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Black innovators reflect on time at Bell Labs: ‘I was born to be a scientist’

Four scientists and innovators take part in a panel discussion about the 20th Century Black Scientific Renaissance at Bell Labs at Morven Museum & Garden on May 17.

Bell Laboratories, from the 1970s through the 1990s, is referred to as the Black Scientific Renaissance by innovator William Massey, a Princeton University professor and mathematician.

A program at the Morven Museum & Garden in Princeton about the 20th Century Black Scientific Renaissance at Bell Labs reflected on the history of scientists, researchers and mathematicians, who excelled in the sciences at Bell Labs and have created successful innovations.

Gathering inside the Stockton Education Center at Morven and via Zoom on May 17, attendees of a panel discussion would not only listen to the history of six inventors, researchers and mathematicians, but also hear personally from the four of them about their accomplishments, current innovations and time with Bell Labs.

“Basically I was a born scientist, because when I was 3 years old I was doing experiments on Christmas lights and electric lighters. I was smoking up the rooms and breaking liquids and my mother would wake up saying, ‘You are trying to kill everybody,’ ” said Clyde Bethea, who spent more than 30 years at Bell Labs.

“When I was growing up we used to watch ‘Mission Impossible’ and there was an actor Greg Morris, he was an electronics expert, and I said you know what that is what I’m going to be. I’m going to be him, but the real deal because he is an actor – and that is basically what inspired me.”

The discussion centered around Walter Lincoln Hawkins, one of the first Black scientists to work at Bell Labs; James E. West, professor of Electrical & Computer Engineering and Mechanical Engineering at Johns Hopkins University, Bethea, who is executive vice president of Quantum Technologies Consultants, LLC; James Wayne Hunt, who published the Hunt-Szymanski algorithm; Massey, Edwin S. Wilsey, professor of Operations Research and Financial Engineering; and Marian Croak, vice president of Engineering at Google Research.

“The important part of the story that I would like to leave you with is that collaborations are vital for success these days. Single author papers have gone away, because there is no way one person can maintain all of the information necessary to advance a field, because it is so broad and complicated,” West said.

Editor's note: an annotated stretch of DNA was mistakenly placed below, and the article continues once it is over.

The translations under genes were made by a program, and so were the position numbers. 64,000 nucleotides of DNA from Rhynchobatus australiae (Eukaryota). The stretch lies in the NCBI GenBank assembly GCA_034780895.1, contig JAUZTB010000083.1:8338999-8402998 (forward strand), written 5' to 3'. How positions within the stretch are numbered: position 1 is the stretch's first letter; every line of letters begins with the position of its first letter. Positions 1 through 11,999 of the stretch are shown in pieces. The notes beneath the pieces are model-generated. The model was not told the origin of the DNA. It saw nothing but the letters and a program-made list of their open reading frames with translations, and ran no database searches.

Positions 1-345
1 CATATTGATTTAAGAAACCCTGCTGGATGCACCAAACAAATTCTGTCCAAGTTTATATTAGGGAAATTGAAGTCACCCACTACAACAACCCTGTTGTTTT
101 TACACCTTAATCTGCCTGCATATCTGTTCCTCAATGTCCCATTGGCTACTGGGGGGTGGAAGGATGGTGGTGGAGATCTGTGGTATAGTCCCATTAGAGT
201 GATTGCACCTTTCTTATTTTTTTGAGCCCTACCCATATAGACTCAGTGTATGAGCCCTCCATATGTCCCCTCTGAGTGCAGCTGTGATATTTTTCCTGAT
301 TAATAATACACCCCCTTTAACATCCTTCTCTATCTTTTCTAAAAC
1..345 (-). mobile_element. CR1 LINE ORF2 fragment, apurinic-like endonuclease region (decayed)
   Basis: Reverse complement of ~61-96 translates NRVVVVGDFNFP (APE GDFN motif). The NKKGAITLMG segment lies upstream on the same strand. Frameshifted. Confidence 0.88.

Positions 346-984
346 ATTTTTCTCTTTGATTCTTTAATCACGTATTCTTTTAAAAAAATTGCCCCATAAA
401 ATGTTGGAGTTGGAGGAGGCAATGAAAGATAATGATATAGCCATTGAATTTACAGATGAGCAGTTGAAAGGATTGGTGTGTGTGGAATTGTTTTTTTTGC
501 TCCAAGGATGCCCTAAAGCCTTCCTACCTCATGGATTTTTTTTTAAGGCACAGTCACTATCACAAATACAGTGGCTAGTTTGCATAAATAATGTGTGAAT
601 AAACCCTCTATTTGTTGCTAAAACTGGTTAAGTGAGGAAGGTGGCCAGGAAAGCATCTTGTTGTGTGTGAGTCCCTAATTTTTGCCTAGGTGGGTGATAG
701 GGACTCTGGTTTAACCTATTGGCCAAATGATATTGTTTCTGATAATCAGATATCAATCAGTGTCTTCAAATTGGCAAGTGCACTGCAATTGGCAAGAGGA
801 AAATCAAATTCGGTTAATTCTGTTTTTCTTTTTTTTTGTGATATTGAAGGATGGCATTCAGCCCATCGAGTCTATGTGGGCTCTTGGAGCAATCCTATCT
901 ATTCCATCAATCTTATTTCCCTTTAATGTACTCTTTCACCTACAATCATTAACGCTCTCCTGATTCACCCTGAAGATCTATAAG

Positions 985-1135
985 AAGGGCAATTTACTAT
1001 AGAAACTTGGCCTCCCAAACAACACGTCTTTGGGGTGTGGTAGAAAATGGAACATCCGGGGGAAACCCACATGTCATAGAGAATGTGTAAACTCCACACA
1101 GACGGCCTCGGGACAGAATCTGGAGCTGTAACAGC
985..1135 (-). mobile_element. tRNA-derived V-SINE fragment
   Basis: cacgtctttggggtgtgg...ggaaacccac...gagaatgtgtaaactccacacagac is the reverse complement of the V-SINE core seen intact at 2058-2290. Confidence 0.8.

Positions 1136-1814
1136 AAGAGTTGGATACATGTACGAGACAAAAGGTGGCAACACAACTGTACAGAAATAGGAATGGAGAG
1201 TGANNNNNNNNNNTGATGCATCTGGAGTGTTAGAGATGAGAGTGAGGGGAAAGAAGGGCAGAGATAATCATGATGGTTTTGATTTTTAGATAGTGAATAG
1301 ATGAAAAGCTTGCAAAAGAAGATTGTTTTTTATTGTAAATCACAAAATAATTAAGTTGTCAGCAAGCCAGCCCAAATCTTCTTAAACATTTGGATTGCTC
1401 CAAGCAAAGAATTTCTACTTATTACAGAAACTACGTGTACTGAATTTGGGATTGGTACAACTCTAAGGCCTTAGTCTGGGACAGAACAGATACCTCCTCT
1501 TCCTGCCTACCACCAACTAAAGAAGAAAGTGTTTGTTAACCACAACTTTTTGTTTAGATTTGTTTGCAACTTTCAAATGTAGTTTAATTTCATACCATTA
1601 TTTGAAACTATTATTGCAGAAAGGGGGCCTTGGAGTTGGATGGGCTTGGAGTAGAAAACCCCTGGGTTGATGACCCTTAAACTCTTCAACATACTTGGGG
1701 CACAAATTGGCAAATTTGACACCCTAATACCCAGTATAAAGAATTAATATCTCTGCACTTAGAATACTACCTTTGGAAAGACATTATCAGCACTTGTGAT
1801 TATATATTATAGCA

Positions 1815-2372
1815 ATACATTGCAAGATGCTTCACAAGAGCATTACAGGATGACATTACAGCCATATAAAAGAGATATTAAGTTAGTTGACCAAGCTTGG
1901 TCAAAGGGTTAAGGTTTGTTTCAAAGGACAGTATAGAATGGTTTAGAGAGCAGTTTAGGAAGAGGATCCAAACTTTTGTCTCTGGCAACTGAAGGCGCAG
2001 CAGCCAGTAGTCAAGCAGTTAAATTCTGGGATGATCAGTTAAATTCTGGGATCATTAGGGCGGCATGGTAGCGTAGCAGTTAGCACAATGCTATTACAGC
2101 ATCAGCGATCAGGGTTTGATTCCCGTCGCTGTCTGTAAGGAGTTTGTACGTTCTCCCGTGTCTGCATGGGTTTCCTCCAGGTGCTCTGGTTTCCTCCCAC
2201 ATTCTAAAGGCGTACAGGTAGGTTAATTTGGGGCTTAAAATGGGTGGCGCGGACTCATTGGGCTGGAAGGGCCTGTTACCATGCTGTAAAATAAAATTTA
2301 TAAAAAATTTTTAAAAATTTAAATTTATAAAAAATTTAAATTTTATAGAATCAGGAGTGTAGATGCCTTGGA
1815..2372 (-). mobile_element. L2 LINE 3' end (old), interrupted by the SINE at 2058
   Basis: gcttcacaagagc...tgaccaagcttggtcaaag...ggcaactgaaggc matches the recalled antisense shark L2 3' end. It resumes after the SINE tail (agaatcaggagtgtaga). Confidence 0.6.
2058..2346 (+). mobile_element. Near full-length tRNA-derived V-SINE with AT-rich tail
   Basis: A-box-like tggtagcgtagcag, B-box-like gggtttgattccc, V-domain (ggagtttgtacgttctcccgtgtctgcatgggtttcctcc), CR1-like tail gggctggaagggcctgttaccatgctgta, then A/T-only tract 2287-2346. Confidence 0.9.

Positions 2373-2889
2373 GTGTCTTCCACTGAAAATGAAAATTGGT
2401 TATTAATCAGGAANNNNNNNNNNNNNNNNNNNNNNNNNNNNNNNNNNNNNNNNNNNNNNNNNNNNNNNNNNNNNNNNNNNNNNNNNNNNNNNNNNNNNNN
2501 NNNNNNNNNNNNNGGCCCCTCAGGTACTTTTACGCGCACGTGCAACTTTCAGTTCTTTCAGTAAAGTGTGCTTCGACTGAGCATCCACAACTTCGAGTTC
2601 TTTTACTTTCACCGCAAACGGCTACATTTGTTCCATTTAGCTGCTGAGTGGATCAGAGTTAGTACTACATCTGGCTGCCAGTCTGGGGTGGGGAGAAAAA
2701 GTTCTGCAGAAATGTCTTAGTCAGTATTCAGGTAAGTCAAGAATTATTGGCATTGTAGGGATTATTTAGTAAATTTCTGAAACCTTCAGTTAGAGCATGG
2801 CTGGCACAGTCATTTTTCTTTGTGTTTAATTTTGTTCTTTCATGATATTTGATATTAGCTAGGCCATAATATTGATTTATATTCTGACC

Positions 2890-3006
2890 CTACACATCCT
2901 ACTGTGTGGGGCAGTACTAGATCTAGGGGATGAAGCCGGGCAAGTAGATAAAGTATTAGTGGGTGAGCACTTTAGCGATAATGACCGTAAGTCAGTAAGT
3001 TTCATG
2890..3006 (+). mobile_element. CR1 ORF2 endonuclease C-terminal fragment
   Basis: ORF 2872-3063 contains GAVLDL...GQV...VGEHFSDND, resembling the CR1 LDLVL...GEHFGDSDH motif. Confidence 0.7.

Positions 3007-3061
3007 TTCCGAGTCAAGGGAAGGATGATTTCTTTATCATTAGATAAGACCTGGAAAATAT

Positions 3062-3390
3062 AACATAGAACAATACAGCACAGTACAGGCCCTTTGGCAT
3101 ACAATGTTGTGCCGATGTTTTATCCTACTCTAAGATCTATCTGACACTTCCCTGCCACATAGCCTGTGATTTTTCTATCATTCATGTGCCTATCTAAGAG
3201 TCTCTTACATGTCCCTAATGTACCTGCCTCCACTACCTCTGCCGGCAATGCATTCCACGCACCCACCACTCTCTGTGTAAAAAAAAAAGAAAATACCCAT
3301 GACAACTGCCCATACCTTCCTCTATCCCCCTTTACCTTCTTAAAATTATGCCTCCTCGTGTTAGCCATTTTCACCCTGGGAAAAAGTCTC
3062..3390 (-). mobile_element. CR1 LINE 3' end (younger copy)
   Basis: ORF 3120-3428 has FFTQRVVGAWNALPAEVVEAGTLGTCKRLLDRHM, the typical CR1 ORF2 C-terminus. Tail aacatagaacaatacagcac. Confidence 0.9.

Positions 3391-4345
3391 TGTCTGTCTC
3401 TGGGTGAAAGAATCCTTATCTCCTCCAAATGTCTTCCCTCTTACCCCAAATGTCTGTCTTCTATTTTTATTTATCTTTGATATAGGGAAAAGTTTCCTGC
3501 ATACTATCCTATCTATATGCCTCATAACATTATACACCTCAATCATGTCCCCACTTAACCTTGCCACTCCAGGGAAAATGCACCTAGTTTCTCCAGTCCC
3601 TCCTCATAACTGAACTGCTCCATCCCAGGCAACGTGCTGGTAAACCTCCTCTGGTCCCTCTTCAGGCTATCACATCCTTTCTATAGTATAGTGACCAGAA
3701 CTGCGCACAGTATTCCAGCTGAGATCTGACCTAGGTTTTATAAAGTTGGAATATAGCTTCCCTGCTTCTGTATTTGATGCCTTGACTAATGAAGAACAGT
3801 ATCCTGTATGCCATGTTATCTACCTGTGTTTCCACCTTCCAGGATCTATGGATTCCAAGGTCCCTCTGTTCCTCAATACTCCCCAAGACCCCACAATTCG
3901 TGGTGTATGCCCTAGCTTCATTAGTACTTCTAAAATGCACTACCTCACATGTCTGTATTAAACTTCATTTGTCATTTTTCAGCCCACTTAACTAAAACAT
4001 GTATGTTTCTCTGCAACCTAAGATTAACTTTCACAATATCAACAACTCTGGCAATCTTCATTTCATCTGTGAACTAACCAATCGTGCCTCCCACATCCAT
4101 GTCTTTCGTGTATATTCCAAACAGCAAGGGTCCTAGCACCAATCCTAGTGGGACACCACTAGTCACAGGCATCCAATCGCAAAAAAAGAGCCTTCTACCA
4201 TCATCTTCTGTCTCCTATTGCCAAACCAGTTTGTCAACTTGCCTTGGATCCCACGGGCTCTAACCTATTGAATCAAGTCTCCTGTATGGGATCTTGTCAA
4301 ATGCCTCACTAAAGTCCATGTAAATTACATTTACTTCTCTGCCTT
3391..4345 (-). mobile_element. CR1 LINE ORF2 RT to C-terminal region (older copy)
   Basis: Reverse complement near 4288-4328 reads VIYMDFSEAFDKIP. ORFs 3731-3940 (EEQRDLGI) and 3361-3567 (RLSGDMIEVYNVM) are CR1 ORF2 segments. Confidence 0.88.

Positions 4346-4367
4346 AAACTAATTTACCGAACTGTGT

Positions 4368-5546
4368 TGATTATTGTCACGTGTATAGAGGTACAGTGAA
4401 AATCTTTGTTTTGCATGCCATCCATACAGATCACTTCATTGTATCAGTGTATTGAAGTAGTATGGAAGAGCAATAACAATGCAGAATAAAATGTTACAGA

Bell Labs, now known as Nokia Bell Labs, can trace its roots to the combining of several departments in the 1920s within AT&T (American Telephone & Telegraph) and the Western Electric Company as Bell Labs developed telecommunication systems and equipment.

The global headquarters for Nokia Bell Labs is in Murray Hill, New Jersey.

Hawkins, one of the first Black scientists at Bell Labs, is credited with creating the polymer cable sheath. He was inducted into the National Inventors Hall of Fame in 2010. He started at Bell Labs in 1942 and passed away in 1992.

“In the 1940s, up to that point, copper cables for telephone wires were coated with lead. The problem with lead it is very malleable and birds pick away at it and clearly it is not good for the environment, so they wanted to find an alternate way of the type of sheath for the wires,” Massey said. “Hawkins innovation was to come up with a plastic that was impervious to ultraviolet radiation. This allowed phone companies to save a countless amount of money.”

West, during his time at Bell Labs, created the electret microphone, which is used in telephones and recording equipment.

He is a 1999 inductee in the National Inventors Hall of Fame and currently a professor at John Hopkins University.

West recently invented a smart stethoscope, which uses artificial intelligence, and is now working with his students on an invention called Hearo, an electrostatic transducer for improved body sound sensing that is specifically tailored to monitor patients with respiratory and cardiovascular disease.